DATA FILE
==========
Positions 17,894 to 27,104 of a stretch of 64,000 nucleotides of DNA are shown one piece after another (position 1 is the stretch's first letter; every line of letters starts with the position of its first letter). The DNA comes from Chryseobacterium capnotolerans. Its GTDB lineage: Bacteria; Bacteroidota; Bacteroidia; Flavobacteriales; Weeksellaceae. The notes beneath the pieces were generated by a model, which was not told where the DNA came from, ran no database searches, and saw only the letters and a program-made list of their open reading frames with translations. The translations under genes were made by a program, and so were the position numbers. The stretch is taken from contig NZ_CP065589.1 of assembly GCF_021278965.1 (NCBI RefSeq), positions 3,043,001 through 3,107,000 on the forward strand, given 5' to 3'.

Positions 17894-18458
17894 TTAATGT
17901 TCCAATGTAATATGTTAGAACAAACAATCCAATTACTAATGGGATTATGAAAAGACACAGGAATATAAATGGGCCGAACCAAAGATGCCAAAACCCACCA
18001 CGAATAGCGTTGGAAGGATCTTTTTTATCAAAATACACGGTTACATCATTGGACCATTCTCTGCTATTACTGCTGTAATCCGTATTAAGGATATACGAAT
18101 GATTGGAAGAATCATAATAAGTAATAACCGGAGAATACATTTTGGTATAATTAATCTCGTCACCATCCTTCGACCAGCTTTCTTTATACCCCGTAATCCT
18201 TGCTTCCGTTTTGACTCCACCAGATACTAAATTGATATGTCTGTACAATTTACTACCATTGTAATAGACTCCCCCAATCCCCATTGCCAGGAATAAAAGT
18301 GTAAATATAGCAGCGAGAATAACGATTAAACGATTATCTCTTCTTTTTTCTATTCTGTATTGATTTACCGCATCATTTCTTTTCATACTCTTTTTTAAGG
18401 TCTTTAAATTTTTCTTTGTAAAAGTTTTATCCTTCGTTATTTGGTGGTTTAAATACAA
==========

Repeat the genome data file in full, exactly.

Positions 17,894 to 27,104 of a stretch of 64,000 nucleotides of DNA are shown one piece after another (position 1 is the stretch's first letter; every line of letters starts with the position of its first letter). The DNA comes from Chryseobacterium capnotolerans. Its GTDB lineage: Bacteria; Bacteroidota; Bacteroidia; Flavobacteriales; Weeksellaceae. The notes beneath the pieces were generated by a model, which was not told where the DNA came from, ran no database searches, and saw only the letters and a program-made list of their open reading frames with translations. The translations under genes were made by a program, and so were the position numbers. The stretch is taken from contig NZ_CP065589.1 of assembly GCF_021278965.1 (NCBI RefSeq), positions 3,043,001 through 3,107,000 on the forward strand, given 5' to 3'.

Positions 17894-18458
17894 TTAATGT
17901 TCCAATGTAATATGTTAGAACAAACAATCCAATTACTAATGGGATTATGAAAAGACACAGGAATATAAATGGGCCGAACCAAAGATGCCAAAACCCACCA
18001 CGAATAGCGTTGGAAGGATCTTTTTTATCAAAATACACGGTTACATCATTGGACCATTCTCTGCTATTACTGCTGTAATCCGTATTAAGGATATACGAAT
18101 GATTGGAAGAATCATAATAAGTAATAACCGGAGAATACATTTTGGTATAATTAATCTCGTCACCATCCTTCGACCAGCTTTCTTTATACCCCGTAATCCT
18201 TGCTTCCGTTTTGACTCCACCAGATACTAAATTGATATGTCTGTACAATTTACTACCATTGTAATAGACTCCCCCAATCCCCATTGCCAGGAATAAAAGT
18301 GTAAATATAGCAGCGAGAATAACGATTAAACGATTATCTCTTCTTTTTTCTATTCTGTATTGATTTACCGCATCATTTCTTTTCATACTCTTTTTTAAGG
18401 TCTTTAAATTTTTCTTTGTAAAAGTTTTATCCTTCGTTATTTGGTGGTTTAAATACAA